- Check to ensure stains have been removed before putting the comforter in the dryer. If stains are still visible, repeat the stain removal process.
While you may prefer to add fabric softener to the final rinse, double-check the label and consider using other eco-friendly methods to soften the material, such as baking soda or vinegar in the final rinse, as the scented products may affect sensitive and asthmatic members of the family. Fabric softeners can also cause buildup on fabrics over time.
Avoid Dryer Sheets
After washing the comforter, you can dry it on a clothesline outside or use your dryer. A line-dried comforter may benefit from a quick tumble in the dryer on the "air dry," "delicate," or "fluff" setting to soften the fabric. While dryer sheets are popular, Martinez says, "It's likely best to skip fabric softener when it comes to drying a comforter to care for the material of the comforter, but check the care tag to be sure." Instead, consider adding several tennis balls or wool dryer balls to help fluff the comforter and other clothing while tumbling in the dryer.
Here's how to properly dry your comforter:
Take the comforter out of the washer and put it in the dryer.
- Set the dryer at the recommended setting, usually delicate, low, or medium heat.
- Set a timer and stop the dryer every half hour to pull the comforter at least halfway out and fluff it manually before reinserting it and restarting the drying cycle. This helps prevent lumps and bumps in the comforter filling.
- If the comforter isn't completely dry at the end of the cycle, hang it on a rack or clothesline, lay it flat, or put it back in the dryer to tumble for another 30- to 60-minute cycle.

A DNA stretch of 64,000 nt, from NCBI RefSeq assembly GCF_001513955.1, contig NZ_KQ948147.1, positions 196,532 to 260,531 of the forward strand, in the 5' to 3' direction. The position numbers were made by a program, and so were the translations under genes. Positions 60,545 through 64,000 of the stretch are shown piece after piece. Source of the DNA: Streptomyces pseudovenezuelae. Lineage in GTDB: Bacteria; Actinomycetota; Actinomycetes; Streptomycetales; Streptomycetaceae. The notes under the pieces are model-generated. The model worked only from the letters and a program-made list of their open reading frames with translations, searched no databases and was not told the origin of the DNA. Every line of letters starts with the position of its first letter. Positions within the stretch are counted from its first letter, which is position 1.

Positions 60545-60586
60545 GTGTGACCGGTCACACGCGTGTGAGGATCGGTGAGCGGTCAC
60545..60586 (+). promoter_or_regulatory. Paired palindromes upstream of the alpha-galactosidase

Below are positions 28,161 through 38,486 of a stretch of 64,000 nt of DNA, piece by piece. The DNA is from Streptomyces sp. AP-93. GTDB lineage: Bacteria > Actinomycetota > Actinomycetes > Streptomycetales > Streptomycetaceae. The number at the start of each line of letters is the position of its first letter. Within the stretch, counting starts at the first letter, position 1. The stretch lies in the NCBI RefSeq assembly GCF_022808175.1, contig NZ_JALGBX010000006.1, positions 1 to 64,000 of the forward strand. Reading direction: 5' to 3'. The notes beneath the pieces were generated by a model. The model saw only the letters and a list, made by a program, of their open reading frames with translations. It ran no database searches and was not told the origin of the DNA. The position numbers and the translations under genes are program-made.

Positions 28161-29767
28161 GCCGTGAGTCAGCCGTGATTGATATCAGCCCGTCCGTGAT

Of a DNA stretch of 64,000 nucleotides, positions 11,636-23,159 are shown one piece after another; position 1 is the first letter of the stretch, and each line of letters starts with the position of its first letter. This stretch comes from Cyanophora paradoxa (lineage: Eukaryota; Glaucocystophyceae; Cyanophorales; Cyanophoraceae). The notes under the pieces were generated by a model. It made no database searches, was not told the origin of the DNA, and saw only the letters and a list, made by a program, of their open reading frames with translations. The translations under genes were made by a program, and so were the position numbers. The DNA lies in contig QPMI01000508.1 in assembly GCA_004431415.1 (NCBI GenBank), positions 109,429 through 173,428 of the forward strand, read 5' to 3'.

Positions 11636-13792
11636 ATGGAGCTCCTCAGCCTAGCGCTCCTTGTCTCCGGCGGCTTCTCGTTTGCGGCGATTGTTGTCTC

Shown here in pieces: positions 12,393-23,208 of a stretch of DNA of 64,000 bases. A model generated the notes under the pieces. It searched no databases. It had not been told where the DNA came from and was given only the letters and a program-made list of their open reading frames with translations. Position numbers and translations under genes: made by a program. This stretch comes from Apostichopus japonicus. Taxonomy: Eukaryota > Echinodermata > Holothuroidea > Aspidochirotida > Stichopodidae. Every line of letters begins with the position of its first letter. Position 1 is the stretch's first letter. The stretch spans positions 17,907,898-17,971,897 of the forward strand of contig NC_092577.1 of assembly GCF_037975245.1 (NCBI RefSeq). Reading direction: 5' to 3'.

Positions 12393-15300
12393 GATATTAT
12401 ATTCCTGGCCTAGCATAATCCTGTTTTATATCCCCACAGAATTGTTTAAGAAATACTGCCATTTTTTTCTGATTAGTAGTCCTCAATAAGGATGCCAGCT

How to Patch Holes in a Comforter
If you pull your comforter out from your duvet cover and notice it has a few holes, these are simple enough to fix. Here's how:
- Lay the comforter flat with the hole facing up.
- Trim any loose threads around the hole.
- Cut out a patch that's 1 inch larger than the hole.
- Cut out fusible webbing to be the same size as the patch.
- Place the fusible webbing over the hole and then place the patch on top (right side up) and press according to the adhesive directions.
- Hand stitch around the edges of the patch with a matching-color thread if desired.
- Allow the fabric to cool before washing the comforter.
Pretreat Stains Properly
If you have any stains that you notice on your comforter, be sure to treat them before you put it in a wash cycle, as it can be more difficult to get them out after washing and drying. Enzyme treatments and/or oxygen bleach may be used to remove blood or other stains. Ink stains from ballpoint pens may require an additional step for removal from the comforter as well as the sheets and blankets.
Here's how to remove ink stains on fabrics that can be bleached with chlorine bleach products:
- Pretreat ink stains with an alcohol-based hand sanitizer.
- Soak the stain with the hand sanitizer and rub it into the stain.
- Wait a few minutes.
- Pretreat with your favorite stain remover or if the fabric is white, rub a bleach-type stain remover pen over the stain.
- Soak for five to 10 minutes and then wash the comforter.
When the care label on the comforter and/or other bedding says "do not bleach," oxygen bleach may be used to remove stains and smells. Here's how to remove stains with oxygen bleach:
- Run cold water over the stained area.
- Soak with an enzyme cleaner first to remove organic matter and blood stains if desired.
- Rinse with cold water.
- Mix 1 gallon of warm water with 1 scoop of OxiClean Versatile Stain Remover or another oxygen bleach product in a bucket or laundry sink.
- Submerge the stained area for six hours. If the stains are extensive, increase the amount of oxygen bleach accordingly and soak the entire comforter in the washer.
- Drain the stain-removing solution.
- Wash the comforter.